Anisotropic cellulosic aerogels constitute an emerging subclass of bio-based materials that holds promise for novel applications owing to their unique properties. Amongst them cellulose II aerogels are of particular interest as their preparation is less expensive and allows for better tunability compared to their cellulose I counterparts. Cellulose II aerogels are frequently prepared by coagulation of cellulose from dilute solutions and subsequent scCO2 drying. Depending on the cellulose solvent and antisolvent employed, the nanomorphology of the obtained aerogels can vary to a large extent which renders them attractive materials for a wide range of applications including tissue engineering, high performance thermal insulation or advanced separation [Pircher et al, Cellulose, 2016].
Recently, we presented a novel simple and energy efficient route towards the preparation of anisotropic cellulose II gels and aerogels, respectively, employing the principles of diffusion-driven self-assembly. Cellulose was dissolved in the ionic liquid TMGH[OAc] and cast in semipermeable cylindrically shaped molds which were submersed in the antisolvent ethanol. From the obtained cylindrically shaped cellulose II gels cross sectional cuts along and perpendicular to the cylinder axis were performed before drying. The resulting samples were investigated with respect to porosity (BET), morphology (SAXS, SEM) and mechanical properties (compression test) [Plappert et al, Biomacromolecules, 2018].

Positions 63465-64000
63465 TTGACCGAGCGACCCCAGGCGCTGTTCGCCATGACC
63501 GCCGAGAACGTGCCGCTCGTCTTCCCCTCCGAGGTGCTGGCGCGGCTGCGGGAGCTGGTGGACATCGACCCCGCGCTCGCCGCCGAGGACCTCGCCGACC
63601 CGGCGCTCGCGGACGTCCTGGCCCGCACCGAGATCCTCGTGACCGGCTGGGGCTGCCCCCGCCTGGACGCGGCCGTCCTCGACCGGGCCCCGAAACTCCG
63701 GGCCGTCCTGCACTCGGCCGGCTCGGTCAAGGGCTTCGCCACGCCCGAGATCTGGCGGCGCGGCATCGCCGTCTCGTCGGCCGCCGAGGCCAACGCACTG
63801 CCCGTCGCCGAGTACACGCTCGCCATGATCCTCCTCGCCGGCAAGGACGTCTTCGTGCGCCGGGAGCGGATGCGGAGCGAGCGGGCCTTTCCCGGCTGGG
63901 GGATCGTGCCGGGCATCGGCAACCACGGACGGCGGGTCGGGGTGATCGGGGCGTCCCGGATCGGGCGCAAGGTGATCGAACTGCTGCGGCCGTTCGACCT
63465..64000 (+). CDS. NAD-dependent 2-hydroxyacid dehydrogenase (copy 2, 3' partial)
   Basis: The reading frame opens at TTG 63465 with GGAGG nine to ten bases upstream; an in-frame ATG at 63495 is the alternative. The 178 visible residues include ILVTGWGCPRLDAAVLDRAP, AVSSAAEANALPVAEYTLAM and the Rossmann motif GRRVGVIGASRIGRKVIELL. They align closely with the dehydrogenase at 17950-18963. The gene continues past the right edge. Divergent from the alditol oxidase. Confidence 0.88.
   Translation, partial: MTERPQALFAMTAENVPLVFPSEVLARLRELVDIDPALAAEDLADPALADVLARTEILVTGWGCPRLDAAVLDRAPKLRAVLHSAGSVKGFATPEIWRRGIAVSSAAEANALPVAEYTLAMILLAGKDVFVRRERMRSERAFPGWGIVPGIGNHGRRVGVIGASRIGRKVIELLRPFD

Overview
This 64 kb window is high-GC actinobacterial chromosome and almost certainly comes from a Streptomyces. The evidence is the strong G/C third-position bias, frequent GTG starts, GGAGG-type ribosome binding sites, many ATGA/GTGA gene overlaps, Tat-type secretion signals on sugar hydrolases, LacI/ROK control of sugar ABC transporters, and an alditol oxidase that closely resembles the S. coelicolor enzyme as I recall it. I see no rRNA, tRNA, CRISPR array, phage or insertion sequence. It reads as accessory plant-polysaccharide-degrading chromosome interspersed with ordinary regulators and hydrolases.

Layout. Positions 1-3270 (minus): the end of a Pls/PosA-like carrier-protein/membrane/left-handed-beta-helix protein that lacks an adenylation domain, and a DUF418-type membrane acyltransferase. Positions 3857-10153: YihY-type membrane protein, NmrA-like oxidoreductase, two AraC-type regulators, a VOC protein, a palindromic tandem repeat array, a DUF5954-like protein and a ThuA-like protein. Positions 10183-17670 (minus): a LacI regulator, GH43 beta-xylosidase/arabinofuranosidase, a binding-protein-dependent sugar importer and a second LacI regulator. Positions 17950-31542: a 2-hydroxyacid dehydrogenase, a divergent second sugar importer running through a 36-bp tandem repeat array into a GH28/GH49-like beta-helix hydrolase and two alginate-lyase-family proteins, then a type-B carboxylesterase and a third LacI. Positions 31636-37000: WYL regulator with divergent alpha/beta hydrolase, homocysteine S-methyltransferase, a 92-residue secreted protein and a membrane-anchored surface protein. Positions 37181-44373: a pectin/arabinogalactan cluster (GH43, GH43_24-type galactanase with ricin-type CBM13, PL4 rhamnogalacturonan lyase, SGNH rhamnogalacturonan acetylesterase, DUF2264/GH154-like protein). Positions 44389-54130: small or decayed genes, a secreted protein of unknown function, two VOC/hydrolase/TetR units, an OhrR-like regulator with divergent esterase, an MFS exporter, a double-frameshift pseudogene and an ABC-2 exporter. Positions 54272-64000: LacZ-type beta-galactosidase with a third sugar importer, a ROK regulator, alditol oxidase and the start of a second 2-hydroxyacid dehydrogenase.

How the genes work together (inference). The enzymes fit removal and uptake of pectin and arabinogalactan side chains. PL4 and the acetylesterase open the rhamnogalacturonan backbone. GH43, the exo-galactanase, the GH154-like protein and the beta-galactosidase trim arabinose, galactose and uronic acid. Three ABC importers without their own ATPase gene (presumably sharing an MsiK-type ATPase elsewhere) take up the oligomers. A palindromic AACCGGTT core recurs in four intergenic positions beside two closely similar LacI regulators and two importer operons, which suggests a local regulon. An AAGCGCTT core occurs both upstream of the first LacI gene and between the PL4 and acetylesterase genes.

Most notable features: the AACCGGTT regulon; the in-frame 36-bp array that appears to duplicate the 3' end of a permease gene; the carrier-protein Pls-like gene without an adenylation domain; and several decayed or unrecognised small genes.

Lately we followed the change of the nano cellulose network of such oriented samples by in-situ Synchrotron SAXS experiments during compression up to 80 % compressive strain. The change in the network, i.e. elastic and plastic deformation, as seen in the stress-strain curves can be related to the change of the network properties on the nanoscale. The compression in general results in samples more rigid to further mechanical load but with similar inner surface, smaller pore size and higher anisotropy. Surface roughness, network dimensionality and main orientation of the fibres highly depend on the degree of compression. This indicates a simple post processing where after basic orientation final materials morphology as well as mechanical and optical properties are tailored directly by a controlled compression step. This would allow to match exactly applicational needs, like e.g. templating or tissue engineering [Rennhofer and Plappert et al, Soft Matter, 2019].